Research notes aren’t worth much in the long run if they aren’t easily accessible, so I’ve constructed a system of note keeping that, although a bit time-intensive in the beginning, pays huge dividends over the course of the novel.

Whenever I run into a snippet of information I think might prove useful to my story, I either highlight it (if I own the book) or pull out a notebook and mark down the page and paragraph numbers and the first and last three words of the information I want. For example, if I want to remember something on a book’s thirty-first page and second paragraph, my shorthand note looks like this:

31:2 “First three words… last three words.”

If I wanted to make a note of this sentence in this post (assuming it was on page 31 of a book), the note would look like this:

31:10 “If I wanted…look like this.”

The next day, before settling in for more reading, I take my books to the computer and use my notebook to find the passages I marked the day before. I type them up in a Word document, which I divide into appropriate headings. For Behold the Dawn, I used headings such as “Animals,” “Children,” “Home Life,” “Tournaments,” “Warfare,” etc. I keep a list of the my research books’ titles at the top of the document and reference each note with the titles initials and the respective page numbers.

Screenshot of Research Word Document File From Behold the Dawn by K.M. Weiland

This may initially look like a lot of extra work, but it’s not. When I’m in the middle of a scene and need to know what kind of food an earl would serve at a banquet, my elaborate note system keeps me from having to dig through piles of dog-eared books in search of a minute detail. Instead, I can either look through my research document’s headers in search of “Food & Dining,” or I can simply hit the Find button and search for “banquet.” Either way, it takes seconds to find the information and continue writing my scene.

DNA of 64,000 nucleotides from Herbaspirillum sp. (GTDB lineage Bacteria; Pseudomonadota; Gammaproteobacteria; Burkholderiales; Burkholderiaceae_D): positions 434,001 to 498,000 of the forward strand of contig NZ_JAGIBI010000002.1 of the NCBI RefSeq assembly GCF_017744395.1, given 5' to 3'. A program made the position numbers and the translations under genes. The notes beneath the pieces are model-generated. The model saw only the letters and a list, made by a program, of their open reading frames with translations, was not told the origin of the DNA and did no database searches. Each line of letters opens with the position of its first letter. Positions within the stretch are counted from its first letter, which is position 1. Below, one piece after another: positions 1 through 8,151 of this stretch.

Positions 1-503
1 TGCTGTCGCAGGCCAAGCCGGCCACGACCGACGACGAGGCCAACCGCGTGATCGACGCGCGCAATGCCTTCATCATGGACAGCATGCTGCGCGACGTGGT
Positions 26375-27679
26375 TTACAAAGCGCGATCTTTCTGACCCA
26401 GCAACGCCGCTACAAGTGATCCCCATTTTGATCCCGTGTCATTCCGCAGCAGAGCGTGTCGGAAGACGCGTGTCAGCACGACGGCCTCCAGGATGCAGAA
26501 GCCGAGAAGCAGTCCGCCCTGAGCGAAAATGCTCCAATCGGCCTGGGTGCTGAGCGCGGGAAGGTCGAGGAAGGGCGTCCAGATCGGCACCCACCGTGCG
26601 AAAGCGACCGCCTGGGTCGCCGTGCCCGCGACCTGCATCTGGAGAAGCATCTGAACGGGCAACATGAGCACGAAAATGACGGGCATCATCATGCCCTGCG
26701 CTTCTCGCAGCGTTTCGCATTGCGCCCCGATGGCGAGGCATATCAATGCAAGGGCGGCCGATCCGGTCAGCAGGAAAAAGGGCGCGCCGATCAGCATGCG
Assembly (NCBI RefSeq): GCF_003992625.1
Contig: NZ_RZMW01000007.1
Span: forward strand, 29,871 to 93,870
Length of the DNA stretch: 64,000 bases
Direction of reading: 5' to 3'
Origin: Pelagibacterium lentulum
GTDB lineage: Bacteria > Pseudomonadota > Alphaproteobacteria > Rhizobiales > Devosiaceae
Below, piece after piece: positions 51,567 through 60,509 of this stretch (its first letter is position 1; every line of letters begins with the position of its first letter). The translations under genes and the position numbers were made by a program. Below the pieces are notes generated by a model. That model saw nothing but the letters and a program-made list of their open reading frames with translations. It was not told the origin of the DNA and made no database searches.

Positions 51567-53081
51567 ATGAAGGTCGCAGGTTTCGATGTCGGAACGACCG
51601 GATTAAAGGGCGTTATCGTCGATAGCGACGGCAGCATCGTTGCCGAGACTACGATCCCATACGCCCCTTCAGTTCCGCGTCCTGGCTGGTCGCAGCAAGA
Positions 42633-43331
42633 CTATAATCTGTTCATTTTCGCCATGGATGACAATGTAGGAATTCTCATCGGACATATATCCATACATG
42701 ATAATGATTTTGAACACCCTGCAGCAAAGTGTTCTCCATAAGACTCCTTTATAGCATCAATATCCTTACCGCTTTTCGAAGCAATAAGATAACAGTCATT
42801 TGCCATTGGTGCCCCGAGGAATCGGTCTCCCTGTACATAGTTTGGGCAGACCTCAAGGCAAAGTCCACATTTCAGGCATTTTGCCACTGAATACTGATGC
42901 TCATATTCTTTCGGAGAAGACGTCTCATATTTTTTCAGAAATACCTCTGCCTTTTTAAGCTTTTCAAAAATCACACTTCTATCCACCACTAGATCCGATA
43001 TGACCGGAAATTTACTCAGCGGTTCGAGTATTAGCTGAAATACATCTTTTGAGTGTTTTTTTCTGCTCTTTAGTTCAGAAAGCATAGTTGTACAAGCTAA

4. Don’t Forget to Include Images in Your Novel Research

Something else I find extremely helpful is a folder of images. Maps and landscape pictures are particularly valuable when I’m writing about a place (such as Syria—or Chicago) with which I am totally unfamiliar. But it’s also nice to have pictures of period clothing, diagrams of weapons and machinery, and maybe even a collection of people pictures for character inspiration.